Isn’t it nice that we can turn on a Canadian TV station and know the CRTC is protecting us from all those risqué marketing methods and new-fangled technological inventions such as infomercials, video shopping programs and direct response commercials?
Unless you’re a chronic insomniac, you’ll never see an infomercial.
The Canadian Home Shopping Network offers some very nice products, but, the presentation format is about as compelling as Uncle Harry’s slide show of his trip to Kanata.
And, to respond to a 60-second direct merchandise offer, you have to first understand hyperspeak (faster than the speed of sound) and be ready to pounce on a pencil to speedwrite the company name, address and 800 number in the 3 seconds or less it’s flashed on the screen.
What’s the problem?
Well, there’s a dusty old piece of legislation called the Broadcast Act policed by the CRTC that puts some heavy-duty restrictions on Canadian direct marketers’ access to these new marketing vehicles.
Canadian infomercials are restricted to the unregulated midnight to 6 a.m. time frame while American stations run infomercials at any time of the day or night. The longer format allows more creative content and more time to close the direct sale. In effect, some extravagant U.S. productions, complete with Hollywood stars, are often akin to paid programming.
Shorter direct response commercials must fit within the current CRTC restricted time frame of 12 minutes of commercial time per hour. Compare this to radio where some stations run commercial-free programming and then group commercials together.
Plus, the TV home shopping services are limited to still pictures and alpha/numeric displays with voiceovers. No wonder CHSN makes the Friendly Giant look like Star Wars!
You might ask who cares?
Certainly not those in the marketing/advertising world who are still “hunkered down” in the trenches of good, old mass broadcast advertising. They haven’t peeked over the edge since the advent of the 15-second spot. If they did, they’d find the war ended, the battlefield overgrown and the noise they’re hearing coming from a whole new battle they haven’t even joined yet.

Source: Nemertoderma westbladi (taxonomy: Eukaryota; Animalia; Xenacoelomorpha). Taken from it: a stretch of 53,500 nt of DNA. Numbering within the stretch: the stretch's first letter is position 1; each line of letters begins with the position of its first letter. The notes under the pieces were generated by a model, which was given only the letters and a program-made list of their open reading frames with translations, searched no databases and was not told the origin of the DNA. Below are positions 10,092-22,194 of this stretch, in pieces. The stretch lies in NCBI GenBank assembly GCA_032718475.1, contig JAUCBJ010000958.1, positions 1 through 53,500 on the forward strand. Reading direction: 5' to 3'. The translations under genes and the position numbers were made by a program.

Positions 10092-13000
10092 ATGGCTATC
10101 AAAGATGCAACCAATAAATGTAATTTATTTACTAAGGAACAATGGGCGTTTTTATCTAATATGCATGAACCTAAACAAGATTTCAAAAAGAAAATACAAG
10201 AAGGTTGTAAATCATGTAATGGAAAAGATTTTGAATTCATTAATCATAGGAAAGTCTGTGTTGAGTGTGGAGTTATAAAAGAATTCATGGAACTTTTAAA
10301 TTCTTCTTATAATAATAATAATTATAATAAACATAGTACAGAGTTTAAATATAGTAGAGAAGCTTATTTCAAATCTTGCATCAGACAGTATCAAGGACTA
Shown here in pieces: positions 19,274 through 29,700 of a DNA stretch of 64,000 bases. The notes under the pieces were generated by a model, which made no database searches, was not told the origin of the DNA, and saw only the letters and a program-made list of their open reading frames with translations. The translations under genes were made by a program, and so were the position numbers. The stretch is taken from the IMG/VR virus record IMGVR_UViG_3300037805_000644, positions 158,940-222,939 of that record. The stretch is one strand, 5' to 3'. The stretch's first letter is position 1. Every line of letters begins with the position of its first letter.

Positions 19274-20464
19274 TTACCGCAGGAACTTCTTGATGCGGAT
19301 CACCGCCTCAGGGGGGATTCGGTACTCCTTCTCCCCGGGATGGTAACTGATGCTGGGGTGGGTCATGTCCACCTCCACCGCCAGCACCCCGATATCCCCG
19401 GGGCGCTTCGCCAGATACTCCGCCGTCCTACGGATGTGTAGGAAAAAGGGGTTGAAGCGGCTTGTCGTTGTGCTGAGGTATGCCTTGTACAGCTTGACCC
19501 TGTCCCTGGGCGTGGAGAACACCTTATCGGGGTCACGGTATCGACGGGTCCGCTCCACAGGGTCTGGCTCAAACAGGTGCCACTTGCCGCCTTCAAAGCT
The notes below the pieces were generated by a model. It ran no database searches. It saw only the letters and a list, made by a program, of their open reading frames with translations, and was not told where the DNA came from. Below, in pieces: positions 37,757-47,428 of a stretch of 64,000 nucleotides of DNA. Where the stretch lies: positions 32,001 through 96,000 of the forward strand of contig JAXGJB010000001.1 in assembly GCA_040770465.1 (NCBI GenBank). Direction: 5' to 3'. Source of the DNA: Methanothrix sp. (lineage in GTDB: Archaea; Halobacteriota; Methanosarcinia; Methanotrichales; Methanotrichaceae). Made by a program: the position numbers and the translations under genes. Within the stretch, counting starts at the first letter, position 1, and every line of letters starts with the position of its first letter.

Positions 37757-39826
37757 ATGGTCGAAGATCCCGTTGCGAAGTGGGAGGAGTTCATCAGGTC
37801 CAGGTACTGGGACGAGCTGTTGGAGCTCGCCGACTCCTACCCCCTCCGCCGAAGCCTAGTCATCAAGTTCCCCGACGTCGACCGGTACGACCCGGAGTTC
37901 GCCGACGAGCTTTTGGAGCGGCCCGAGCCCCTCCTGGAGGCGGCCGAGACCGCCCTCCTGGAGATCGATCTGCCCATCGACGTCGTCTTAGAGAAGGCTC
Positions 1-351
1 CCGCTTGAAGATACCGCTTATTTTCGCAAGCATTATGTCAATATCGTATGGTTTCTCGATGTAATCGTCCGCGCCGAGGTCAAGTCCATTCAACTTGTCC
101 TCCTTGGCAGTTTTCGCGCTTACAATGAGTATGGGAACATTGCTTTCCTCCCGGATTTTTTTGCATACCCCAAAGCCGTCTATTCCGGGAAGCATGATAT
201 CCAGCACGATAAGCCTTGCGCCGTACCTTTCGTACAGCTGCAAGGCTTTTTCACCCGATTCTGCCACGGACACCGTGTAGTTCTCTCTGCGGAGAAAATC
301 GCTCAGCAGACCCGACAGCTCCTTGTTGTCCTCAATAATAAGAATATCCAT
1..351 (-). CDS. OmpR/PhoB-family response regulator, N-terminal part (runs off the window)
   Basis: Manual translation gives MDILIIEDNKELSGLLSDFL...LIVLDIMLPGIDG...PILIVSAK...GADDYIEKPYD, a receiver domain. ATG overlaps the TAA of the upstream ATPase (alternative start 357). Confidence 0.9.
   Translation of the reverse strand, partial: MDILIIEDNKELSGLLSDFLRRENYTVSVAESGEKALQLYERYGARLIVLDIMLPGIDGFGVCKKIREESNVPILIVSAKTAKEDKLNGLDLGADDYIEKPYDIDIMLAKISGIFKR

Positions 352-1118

Where’s the new battle? Think about this
The notion that targeted, directly measureable advertising is effective, cost-efficient advertising is catching on. For direct marketers this concept is and always has been the Holy Grail. Some general advertisers are now joining the crusade.
In the U.S. today, about 20 per cent of all television ads fall into the direct response category. And, nearly a third of all cable TV ads are direct response.
In 1990-91 in the U.S., direct response television (DRTV) generated revenues of $6.45 billion: $2.2 billion from home shopping; $750 million from 30-minute infomercials; $500 million from two-minute direct response commercials and $3 billion from other DRTV.
And, how much of that revenue was generated from Canadian consumers watching spill-over programming? Good question.
That’s not all. According to Advertising Age’s annual survey, agency revenue from direct response TV increased 15.2% in 1990 and another 13.4% in ’91 at $4.1 billion. By comparison, agencies’ overall growth for the period was only 2.9%.
Comparable Canadian statistics, as is often the case, don’t exist or are sketchy.
Simply applying the 10 percent rule means the Canadian revenue potential could be $645 million.
The fact remains that Canadian consumers are already purchasing products from U.S. infomercials and direct response ads. That means revenue lost to Canadian marketers.
And, I haven’t even touched on the future impact of interactive television, direct broadcast satellites, digital video compression and fibre optics.
Fortunately, the news is not all bad.
The CRTC is in the midst of conducting public structural policy hearings. The purpose of the hearings is to examine the CRTC’s mandate to regulate the industry and the role of communications regulation in Canada. Hopefully, the outcome will determine how to re-structure the industry in view of new technologies, the influx of American signals and the need for additional services.
Canadian, direct marketers, advertisers and agencies are on their own when it comes to winning the competitive war for new sources of revenue offered by new technologies. Hopefully, the CRTC commitment is there to, at least, allow them the chance to get into the battle.